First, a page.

Bankia and NovaGalicia Bank declined to comment on the report, which also said the banks would have to close 1,000 branches between the two of them.

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« Reply #116 on: December 14, 2012, 10:01:54 pm »

Spanish Debt Reaches Historic Numbers
14 December 2012, Madrid (Prensa Latina)
http://www.plenglish.com/index.php?option=com_content&task=view&id=807811&Itemid=1

The Spanish national debt reached 77.4% of the GDP in the third quarter of the current year, highly exceeding the figure allowed by the EU, the Bank of Spain reported on Friday.

Indebtedness of public administrations (State, autonomous communities and city halls) increased 1.55% in comparison with the second quarter of 2012, up to €817,164 billion, the equivalent to 77.4% of the GDP.

According to central bank data, it is the highest level of indebtedness of the whole historic series that began in 1990.

Compared to the same quarter of 2011, when it exceeded €708,500 billion, the debt of all the administrations together increased 15.3%.

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« Reply #117 on: January 03, 2013, 08:27:15 pm »

Spain Plunders 90% Of Social Security Fund To Buy Its Own Debt
3 January 2013, by Tyler Durden (Zero Hedge)
http://www.zerohedge.com/news/2013-01-03/spain-plunders-90-social-security-fund-buy-its-own-debt

Excerpt:

With Spanish 10Y yields hovering at a 'relatively' healthy 5%, having been driven inexorably lower on the promise of ECB assistance at some time in the future, the market has become increasingly unsure of just who it is that keeps bidding for this stuff.

Well, wonder no longer. As the WSJ notes, Spain has been quietly tapping the country's richest piggy bank, the Social Security Reserve Fund, as a buyer of last resort for Spanish government bonds

- with at least 90% of the €65 billion ($85.7 billion) fund has been invested in increasingly risky Spanish debt
.

Of course, this is nothing new, the US (and the Irish) have been using quasi-government entities to fund themselves in a mutually-destructive circle-jerk for years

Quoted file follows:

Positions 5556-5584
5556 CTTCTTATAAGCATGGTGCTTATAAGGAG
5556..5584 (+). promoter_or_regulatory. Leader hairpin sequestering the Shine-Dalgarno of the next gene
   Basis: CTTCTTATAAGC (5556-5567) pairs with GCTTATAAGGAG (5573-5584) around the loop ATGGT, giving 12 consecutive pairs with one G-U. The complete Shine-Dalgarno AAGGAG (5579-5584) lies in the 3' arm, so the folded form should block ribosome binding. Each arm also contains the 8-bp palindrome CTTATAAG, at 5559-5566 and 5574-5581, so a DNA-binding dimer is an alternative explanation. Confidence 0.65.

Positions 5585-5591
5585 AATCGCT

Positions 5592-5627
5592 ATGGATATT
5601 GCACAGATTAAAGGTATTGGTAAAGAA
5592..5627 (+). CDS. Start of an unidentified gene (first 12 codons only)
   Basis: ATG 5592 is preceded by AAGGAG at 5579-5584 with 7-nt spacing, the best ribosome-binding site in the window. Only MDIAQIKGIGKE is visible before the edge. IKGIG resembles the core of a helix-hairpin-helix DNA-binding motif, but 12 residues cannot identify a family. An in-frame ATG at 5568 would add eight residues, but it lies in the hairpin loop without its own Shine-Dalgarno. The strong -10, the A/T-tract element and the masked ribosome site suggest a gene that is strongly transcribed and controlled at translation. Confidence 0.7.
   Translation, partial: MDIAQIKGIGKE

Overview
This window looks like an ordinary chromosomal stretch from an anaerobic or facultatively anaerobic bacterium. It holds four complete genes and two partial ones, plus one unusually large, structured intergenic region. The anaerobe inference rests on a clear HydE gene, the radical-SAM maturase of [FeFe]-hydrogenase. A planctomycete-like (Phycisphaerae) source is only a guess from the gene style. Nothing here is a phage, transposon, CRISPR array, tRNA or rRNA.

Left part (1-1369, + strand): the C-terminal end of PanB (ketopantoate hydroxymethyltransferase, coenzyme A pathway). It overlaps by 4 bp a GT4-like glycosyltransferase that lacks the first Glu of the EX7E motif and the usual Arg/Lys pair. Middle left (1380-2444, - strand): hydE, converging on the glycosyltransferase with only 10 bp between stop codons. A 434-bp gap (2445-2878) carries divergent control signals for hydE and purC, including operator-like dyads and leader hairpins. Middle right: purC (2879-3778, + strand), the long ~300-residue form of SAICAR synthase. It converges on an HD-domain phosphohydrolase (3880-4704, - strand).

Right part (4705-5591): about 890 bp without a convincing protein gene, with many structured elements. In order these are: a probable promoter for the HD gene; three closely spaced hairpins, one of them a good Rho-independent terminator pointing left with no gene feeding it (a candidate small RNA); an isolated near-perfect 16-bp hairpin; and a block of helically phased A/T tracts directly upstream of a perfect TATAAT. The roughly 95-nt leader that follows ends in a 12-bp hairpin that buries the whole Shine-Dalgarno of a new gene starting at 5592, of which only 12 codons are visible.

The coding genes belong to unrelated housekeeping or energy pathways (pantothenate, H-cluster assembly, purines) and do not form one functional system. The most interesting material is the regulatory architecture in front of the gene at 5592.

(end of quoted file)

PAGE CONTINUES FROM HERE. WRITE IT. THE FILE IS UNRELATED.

- the only difference being there are other buyers in the Treasury market, whereas in Spain the marginal buyer is critical to support the sinking ship.

The Spanish defend the use of pension funds to buy bonds as sustainable as long as it can issue bonds - and yet the only way it can actually get the bonds off in the public markets is through using the pension fund assets.

The pensioners sum it up perfectly "We are very worried about this, we just don't know who's going to pay for the pensions of those who are younger now," or those who are older we would add.
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« Reply #118 on: January 04, 2013, 03:41:40 am »

Is all of this financial mess an intentional effort to cause collapses for some kind of gain, or is it just an expected result from the system being driven by the love of money? It may be a combination, but ultimately, their system is flawed as a result of their lust for profits and getting gains.
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« Reply #119 on: January 04, 2013, 10:44:27 am »

Is all of this financial mess an intentional effort to cause collapses for some kind of gain, or is it just an expected result from the system being driven by the love of money? It may be a combination, but ultimately, their system is flawed as a result of their lust for profits and getting gains.

And the NWO minions' master is Satan(ie-look at all our world leaders and their ties to Freemasonry, Catholicism, etc).

Pro_22:7  The rich ruleth over the poor, and the borrower is servant to the lender.

James 5:1  Go to now, ye rich men, weep and howl for your miseries that shall come upon you.
Jas 5:2  Your riches are corrupted, and your garments are motheaten.
Jas 5:3  Your gold and silver is cankered; and the rust of them shall be a witness against you, and shall eat your flesh as it were fire. Ye have heaped treasure together for the last days.
Jas 5:4  Behold, the hire of the labourers who have reaped down your fields, which is of you kept back by fraud, crieth: and the cries of them which have reaped are entered into the ears of the Lord of sabaoth.
Jas 5:5  Ye have lived in pleasure on the earth, and been wanton; ye have nourished your hearts, as in a day of slaughter.
Jas 5:6  Ye have condemned and killed the just; and he doth not resist you.